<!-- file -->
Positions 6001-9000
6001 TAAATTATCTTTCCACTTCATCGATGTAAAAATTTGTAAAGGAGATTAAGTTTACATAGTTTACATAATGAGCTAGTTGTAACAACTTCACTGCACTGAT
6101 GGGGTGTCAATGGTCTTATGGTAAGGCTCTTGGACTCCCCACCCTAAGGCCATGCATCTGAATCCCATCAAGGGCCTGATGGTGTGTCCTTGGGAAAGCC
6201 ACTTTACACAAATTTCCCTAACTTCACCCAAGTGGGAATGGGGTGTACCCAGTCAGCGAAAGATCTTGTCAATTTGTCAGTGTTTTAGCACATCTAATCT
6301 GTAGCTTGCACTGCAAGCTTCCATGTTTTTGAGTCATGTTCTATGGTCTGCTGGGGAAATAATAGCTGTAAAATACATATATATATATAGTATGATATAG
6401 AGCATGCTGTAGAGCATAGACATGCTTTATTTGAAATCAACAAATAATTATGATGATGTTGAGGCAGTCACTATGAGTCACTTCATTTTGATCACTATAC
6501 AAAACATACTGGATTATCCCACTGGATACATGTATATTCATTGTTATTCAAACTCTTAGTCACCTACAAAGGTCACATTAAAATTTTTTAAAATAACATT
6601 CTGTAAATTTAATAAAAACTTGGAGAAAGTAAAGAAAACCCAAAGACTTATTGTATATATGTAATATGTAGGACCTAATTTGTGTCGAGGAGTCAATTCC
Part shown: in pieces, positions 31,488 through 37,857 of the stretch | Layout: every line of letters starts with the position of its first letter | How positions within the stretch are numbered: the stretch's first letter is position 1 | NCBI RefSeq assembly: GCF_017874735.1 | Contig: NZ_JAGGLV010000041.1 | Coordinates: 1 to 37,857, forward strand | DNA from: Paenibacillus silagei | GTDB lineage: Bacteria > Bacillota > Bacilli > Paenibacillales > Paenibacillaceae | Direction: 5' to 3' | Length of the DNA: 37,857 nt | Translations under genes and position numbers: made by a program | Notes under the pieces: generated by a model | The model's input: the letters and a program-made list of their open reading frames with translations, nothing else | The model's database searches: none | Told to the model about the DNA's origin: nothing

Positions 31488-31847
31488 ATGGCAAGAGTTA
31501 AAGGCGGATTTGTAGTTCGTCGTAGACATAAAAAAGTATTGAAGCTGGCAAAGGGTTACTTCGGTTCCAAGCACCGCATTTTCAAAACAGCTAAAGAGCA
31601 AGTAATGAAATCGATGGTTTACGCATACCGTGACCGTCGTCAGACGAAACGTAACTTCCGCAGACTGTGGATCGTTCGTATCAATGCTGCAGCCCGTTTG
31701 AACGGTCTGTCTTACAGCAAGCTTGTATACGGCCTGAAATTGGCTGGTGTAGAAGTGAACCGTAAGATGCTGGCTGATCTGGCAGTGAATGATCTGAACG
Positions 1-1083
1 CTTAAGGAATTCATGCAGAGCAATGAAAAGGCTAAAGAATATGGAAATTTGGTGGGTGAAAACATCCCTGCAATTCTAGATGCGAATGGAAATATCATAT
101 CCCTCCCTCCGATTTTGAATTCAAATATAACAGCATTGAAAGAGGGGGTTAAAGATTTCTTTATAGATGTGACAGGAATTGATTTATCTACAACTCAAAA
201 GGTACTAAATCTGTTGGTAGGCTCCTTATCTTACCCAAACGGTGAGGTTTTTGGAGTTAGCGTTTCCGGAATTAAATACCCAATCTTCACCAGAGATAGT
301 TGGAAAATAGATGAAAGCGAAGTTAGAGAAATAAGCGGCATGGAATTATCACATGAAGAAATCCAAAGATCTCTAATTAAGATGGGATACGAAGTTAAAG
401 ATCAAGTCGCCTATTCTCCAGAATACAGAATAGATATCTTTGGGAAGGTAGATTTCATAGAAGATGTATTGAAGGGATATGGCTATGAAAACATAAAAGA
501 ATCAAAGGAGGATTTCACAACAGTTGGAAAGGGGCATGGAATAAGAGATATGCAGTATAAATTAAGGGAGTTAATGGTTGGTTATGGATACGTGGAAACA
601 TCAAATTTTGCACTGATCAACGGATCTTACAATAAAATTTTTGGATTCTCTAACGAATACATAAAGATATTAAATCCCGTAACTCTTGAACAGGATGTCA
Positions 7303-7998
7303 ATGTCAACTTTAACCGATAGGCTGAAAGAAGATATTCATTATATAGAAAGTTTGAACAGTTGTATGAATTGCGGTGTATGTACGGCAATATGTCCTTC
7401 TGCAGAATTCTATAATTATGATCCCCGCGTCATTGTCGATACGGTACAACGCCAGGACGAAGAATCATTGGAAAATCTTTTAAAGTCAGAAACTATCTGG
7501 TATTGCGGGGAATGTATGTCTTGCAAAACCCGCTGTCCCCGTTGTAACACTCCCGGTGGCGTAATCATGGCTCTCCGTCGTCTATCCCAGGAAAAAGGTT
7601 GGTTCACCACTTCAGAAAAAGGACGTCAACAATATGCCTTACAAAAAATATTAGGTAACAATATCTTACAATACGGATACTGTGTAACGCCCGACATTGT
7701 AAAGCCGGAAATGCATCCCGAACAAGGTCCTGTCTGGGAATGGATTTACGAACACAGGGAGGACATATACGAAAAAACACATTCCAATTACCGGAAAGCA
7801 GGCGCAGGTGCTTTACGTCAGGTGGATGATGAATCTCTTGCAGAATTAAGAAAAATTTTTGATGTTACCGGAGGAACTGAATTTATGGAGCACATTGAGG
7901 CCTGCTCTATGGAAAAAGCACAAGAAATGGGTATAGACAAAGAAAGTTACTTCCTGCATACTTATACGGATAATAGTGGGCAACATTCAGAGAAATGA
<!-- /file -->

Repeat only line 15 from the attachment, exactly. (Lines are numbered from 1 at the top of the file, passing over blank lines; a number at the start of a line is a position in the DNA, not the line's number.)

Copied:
Positions 1-1083